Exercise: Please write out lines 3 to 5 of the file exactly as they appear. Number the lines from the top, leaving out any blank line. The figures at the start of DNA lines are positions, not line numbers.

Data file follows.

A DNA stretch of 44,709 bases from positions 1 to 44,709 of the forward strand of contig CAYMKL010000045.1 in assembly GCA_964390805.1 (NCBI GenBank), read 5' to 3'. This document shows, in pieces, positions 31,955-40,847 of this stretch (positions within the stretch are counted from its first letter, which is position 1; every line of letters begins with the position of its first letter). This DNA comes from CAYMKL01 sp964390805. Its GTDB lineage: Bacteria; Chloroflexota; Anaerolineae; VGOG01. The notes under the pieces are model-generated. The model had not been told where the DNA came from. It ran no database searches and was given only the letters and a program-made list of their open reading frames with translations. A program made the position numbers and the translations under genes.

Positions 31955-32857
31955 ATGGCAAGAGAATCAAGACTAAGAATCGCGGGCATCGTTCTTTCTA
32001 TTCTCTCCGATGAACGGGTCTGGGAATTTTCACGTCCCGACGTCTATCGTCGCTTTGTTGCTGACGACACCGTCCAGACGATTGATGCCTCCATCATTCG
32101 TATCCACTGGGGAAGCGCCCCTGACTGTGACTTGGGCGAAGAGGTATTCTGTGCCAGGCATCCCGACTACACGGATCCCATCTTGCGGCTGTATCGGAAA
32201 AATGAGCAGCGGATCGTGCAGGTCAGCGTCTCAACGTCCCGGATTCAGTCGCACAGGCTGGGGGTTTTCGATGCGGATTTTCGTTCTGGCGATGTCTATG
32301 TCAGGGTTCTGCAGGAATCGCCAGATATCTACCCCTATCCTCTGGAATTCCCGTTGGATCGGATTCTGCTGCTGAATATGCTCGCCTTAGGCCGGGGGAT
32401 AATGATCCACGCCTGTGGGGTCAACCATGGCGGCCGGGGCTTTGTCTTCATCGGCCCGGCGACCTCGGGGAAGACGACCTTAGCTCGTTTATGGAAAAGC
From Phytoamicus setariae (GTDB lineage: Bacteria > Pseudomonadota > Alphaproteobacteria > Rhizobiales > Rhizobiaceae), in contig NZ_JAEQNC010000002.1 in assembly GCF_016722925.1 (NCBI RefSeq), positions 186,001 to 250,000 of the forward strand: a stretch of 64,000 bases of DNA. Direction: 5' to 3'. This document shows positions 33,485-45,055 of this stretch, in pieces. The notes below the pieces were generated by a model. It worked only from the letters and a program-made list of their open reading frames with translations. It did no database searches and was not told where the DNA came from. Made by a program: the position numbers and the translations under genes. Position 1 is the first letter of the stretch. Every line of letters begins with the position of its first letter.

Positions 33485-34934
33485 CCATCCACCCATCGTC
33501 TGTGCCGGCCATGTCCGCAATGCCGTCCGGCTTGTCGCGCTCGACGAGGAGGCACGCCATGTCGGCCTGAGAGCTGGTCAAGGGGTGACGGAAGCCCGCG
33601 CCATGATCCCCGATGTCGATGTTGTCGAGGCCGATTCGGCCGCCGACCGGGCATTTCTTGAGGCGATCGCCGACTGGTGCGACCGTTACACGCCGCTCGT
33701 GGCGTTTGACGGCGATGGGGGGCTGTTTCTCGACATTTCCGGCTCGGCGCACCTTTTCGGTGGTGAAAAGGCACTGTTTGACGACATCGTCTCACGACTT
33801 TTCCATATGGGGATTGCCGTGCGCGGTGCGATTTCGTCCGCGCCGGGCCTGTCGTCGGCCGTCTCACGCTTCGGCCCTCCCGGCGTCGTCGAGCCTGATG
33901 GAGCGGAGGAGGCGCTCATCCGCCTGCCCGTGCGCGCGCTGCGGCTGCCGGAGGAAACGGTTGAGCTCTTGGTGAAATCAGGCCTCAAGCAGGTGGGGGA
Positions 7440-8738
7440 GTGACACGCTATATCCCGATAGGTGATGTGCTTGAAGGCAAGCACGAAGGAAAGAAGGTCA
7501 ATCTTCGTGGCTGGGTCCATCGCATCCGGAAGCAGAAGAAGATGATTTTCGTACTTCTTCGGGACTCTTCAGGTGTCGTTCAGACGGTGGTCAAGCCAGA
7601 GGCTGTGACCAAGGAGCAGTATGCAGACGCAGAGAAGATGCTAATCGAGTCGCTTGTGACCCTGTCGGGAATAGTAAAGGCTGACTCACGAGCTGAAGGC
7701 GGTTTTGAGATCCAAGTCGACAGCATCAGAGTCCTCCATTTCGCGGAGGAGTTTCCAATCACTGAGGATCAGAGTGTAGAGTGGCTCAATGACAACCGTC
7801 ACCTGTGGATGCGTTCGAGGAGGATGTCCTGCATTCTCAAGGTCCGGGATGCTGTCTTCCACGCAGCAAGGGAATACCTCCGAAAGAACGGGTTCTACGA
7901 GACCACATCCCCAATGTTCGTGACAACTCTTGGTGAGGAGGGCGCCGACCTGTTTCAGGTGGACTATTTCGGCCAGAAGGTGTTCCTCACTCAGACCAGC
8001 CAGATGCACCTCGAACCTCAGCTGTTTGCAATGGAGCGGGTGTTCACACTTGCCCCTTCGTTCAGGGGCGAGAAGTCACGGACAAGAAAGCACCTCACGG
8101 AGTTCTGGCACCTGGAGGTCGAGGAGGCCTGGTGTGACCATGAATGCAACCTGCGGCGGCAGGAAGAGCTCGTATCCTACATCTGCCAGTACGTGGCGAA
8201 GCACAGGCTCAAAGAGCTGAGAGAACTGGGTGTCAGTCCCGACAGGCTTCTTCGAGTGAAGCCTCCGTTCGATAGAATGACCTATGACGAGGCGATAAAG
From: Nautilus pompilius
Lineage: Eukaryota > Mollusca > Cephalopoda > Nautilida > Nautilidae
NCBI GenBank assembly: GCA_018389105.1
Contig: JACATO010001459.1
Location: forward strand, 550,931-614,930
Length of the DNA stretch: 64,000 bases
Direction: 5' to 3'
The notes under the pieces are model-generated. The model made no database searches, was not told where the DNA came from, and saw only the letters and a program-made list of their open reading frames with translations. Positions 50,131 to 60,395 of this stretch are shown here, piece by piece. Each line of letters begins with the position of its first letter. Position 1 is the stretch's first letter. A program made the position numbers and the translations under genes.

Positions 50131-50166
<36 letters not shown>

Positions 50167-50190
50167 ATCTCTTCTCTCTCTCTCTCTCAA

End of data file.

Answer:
31955 ATGGCAAGAGAATCAAGACTAAGAATCGCGGGCATCGTTCTTTCTA
32001 TTCTCTCCGATGAACGGGTCTGGGAATTTTCACGTCCCGACGTCTATCGTCGCTTTGTTGCTGACGACACCGTCCAGACGATTGATGCCTCCATCATTCG
32101 TATCCACTGGGGAAGCGCCCCTGACTGTGACTTGGGCGAAGAGGTATTCTGTGCCAGGCATCCCGACTACACGGATCCCATCTTGCGGCTGTATCGGAAA